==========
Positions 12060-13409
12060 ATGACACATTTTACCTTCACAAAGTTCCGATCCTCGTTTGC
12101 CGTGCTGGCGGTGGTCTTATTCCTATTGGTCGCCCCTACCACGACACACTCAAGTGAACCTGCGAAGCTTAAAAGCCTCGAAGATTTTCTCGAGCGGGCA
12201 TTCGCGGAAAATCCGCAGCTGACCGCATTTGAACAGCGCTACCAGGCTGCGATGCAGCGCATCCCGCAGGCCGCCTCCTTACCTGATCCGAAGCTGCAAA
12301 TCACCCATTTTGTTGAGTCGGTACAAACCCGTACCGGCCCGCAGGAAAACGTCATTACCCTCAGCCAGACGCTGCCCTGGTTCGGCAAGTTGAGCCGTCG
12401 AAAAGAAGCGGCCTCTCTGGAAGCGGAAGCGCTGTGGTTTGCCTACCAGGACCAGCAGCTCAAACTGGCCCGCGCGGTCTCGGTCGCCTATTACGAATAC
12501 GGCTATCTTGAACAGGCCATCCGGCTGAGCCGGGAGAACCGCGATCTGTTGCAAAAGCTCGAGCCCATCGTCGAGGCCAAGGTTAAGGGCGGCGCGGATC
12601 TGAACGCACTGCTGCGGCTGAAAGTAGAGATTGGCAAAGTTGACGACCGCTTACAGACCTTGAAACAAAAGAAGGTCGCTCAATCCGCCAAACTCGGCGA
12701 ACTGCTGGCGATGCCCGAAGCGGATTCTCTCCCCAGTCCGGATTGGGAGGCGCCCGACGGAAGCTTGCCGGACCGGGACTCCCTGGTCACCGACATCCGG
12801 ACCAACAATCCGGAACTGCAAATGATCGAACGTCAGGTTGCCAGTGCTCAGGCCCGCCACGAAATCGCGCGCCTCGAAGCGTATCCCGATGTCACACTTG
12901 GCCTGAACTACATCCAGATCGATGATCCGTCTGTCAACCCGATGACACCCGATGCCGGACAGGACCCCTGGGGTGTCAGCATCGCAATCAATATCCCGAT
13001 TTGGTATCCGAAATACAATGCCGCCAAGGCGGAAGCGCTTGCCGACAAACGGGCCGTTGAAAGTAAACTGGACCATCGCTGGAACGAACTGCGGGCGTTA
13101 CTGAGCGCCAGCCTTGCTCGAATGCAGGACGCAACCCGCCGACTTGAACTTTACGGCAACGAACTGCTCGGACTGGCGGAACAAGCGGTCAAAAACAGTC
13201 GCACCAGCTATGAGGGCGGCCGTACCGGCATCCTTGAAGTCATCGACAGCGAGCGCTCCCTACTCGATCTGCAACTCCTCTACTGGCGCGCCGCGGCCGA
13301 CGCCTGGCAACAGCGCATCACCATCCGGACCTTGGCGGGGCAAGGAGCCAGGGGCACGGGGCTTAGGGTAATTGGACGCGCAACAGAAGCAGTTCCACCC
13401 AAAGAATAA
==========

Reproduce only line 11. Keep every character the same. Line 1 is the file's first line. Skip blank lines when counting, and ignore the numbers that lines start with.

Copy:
12901 GCCTGAACTACATCCAGATCGATGATCCGTCTGTCAACCCGATGACACCCGATGCCGGACAGGACCCCTGGGGTGTCAGCATCGCAATCAATATCCCGAT